top of page


July Page I

Summaries of Recently Released Decisions to Be Included In the Next Issue of the Digest (uncorrected)


Click on the Case Name to View Full Decision








Proof of the Dog's Emaciated Condition Supported Defendant's Conviction of the Violation of Agriculture and Markets Law 353


The Court of Appeals determined the proof of the emaciated condition of defendant's dog supported the defendant's conviction for a violation of Agriculture and Markets Law 353 which prohibits depriving an animal of necessary sustenance. On appeal the defendant argued the trial court erred in refusing to instruct the jury that a conviction required proof of a mens rea, i.e., that defendant knowingly deprived or neglected the dog. The Court of Appeals did not address the defendant's argument, finding that the proof of the dog's condition alone supported the conviction.  People v Basile, 2015 NY Slip Op 05623, CtApp 7-1-15






An Assignment of a Note, Which Was Silent About Whether the Assignment of the Right to Bring a Tort Action Was Included, Did Not, Under New York Law, Include the Right to Bring a Tort Action


The Court of Appeals, in a full-fledged opinion by Judge Stein, determined the assignment of a note, which was silent about whether the assignment included the right to bring a tort action, did not include such a right. Therefore the Second Circuit's certified question whether the assignee of the note had standing to sue Morgan Stanley for fraud was answered in the negative. The case arose out of the collapse in value of sub-prime residential mortgage-backed securities. The court explained the relevant New York law:


To be sure, fraud claims are freely assignable in New York ... . It has long been held, however, that the right to assert a fraud claim related to a contract or note does not automatically transfer with the respective contract or note ... . Thus, where an assignment of fraud or other tort claims is intended in conjunction with the conveyance of a contract or note, there must be some language — although no specific words are required — that evinces that intent and effectuates the transfer of such rights ... . Without a valid assignment, "only the . . . assignor may rescind or sue for damages for fraud and deceit" because "the representations were made to it and it alone had the right to rely upon them" ... . Commonwealth of Pa. Pub. Sch. Employees' Retirement Sys. v Morgan Stanley & Co., Inc., 2015 NY Slip Op 05591, CtApp 6-30-15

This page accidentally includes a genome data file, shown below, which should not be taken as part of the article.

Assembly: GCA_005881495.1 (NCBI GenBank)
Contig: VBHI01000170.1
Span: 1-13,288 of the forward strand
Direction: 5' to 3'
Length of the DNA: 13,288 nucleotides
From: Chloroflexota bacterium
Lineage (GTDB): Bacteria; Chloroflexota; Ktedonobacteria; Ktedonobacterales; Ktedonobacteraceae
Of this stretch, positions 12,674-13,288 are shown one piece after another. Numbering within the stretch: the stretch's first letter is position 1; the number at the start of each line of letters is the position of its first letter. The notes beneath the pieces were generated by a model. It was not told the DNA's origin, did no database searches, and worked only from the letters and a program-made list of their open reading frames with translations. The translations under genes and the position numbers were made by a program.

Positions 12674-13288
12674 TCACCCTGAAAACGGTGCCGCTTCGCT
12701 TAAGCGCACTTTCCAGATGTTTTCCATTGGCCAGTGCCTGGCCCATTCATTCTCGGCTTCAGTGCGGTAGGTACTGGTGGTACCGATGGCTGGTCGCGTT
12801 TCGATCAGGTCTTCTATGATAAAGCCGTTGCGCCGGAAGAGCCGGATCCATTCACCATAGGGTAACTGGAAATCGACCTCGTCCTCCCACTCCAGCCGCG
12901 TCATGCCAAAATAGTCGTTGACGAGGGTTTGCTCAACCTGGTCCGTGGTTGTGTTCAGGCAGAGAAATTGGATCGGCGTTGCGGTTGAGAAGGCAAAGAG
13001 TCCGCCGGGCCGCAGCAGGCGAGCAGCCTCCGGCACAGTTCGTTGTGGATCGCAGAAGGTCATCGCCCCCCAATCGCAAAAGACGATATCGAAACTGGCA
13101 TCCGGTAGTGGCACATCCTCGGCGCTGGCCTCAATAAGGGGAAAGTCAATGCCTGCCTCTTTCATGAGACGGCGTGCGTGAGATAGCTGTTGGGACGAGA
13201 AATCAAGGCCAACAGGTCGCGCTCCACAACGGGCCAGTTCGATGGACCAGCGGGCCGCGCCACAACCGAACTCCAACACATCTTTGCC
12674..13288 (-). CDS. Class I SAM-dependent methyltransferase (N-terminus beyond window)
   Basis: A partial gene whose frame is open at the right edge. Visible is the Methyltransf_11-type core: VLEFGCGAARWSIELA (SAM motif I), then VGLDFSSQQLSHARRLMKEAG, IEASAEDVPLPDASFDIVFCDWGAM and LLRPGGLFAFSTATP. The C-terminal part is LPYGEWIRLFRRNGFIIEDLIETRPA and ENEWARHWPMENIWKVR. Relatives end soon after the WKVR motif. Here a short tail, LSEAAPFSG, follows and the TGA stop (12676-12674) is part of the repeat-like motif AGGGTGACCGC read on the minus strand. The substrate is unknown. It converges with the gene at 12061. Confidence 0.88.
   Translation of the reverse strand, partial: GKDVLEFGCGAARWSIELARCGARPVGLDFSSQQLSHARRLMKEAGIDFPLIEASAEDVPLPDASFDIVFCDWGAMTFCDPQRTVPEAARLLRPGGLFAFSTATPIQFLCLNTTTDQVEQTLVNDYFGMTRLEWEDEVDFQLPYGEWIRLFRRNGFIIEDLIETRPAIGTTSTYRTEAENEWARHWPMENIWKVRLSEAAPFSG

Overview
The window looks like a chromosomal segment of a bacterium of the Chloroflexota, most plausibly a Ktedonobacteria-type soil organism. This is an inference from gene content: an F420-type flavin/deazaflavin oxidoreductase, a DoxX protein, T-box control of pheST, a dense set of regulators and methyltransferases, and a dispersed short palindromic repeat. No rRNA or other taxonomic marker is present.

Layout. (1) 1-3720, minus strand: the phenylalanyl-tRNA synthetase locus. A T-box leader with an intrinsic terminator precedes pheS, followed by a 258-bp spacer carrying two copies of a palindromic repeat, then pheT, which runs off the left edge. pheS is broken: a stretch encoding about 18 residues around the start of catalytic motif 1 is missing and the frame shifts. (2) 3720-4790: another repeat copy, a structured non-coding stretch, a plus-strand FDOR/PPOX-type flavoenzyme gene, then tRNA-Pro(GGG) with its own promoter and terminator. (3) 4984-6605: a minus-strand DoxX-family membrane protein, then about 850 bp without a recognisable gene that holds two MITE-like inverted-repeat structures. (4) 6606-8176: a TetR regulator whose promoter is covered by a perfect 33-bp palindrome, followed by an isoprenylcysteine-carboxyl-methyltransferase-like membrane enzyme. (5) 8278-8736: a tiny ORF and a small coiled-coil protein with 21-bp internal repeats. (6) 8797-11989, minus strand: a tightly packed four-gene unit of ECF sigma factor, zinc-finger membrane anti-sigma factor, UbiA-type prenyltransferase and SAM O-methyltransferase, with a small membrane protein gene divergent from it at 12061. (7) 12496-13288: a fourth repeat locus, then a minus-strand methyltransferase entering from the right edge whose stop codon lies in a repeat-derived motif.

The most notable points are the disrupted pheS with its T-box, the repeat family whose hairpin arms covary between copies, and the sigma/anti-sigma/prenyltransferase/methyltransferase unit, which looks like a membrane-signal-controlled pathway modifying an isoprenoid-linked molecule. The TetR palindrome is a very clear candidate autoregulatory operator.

The People Were Required to Give Pre-Trial Notice of an Out-of-Court Identification of Defendant by Officer Viewing the Controlled Buy from Across the Street---Identification Was Not So Free From the Risk of Undue Suggestiveness that It Could Be Considered Merely "Confirmatory"---Error Was Harmless In the Face of Overwhelming Evidence


The Court of Appeals, in a full-fledged opinion by Judge Pigott, determined the People were required to provide the pre-trial statutory notice of the intent to introduce evidence of an out-of-court identification of the defendant by the officer (Detective Vanacore) who viewed the underlying controlled drug purchase (by an undercover officer) from across the street. The error was deemed harmless however.  Noting that the identification at issue was not so free from the risk of undue suggestiveness as to render the identification merely "confirmatory," the court offered a clear explanation of the reasons for the statutory pre-trial notice requirement:


"CPL 710.30 could not be clearer" ... . When the People intend to offer at trial "testimony regarding an observation of the defendant either at the time or place of the commission of the offense or upon some other occasion relevant to the case, to be given by a witness who has previously identified him as such," the statute requires the People to notify the defense of such intention within 15 days after arraignment and before trial (CPL 710.30 [1] [b]). Not only is "[t]he statutory mandate . . . plain" but the procedure is "simple" ... . The People serve their notice upon defendant, the defendant has an opportunity to move to suppress and the court may hold a Wade hearing (see id.). If the People fail to provide notice, the prosecution may be precluded from introducing such evidence at trial.


The notice statute was "a legislative response to the problem of suggestive and misleading pretrial identification procedures" ... . In enacting the notice requirement, the Legislature "attempt[ed] to deal effectively with the reality that not all police-arranged identifications are free from unconstitutional taint" ... .


The purpose of the notice requirement is two-fold: it provides the defense with "an opportunity, prior to trial, to investigate the circumstances of the [evidence procured by the state] and prepare the defense accordingly" and "permits an orderly hearing and determination of the issue of the fact . . . thereby preventing the interruption of trial to challenge initially the admission into evidence of the [identification]" ... . Thus, the statute contemplates "pretrial resolution of the admissibility of identification testimony where it is alleged that an improper procedure occurred" ... . * * *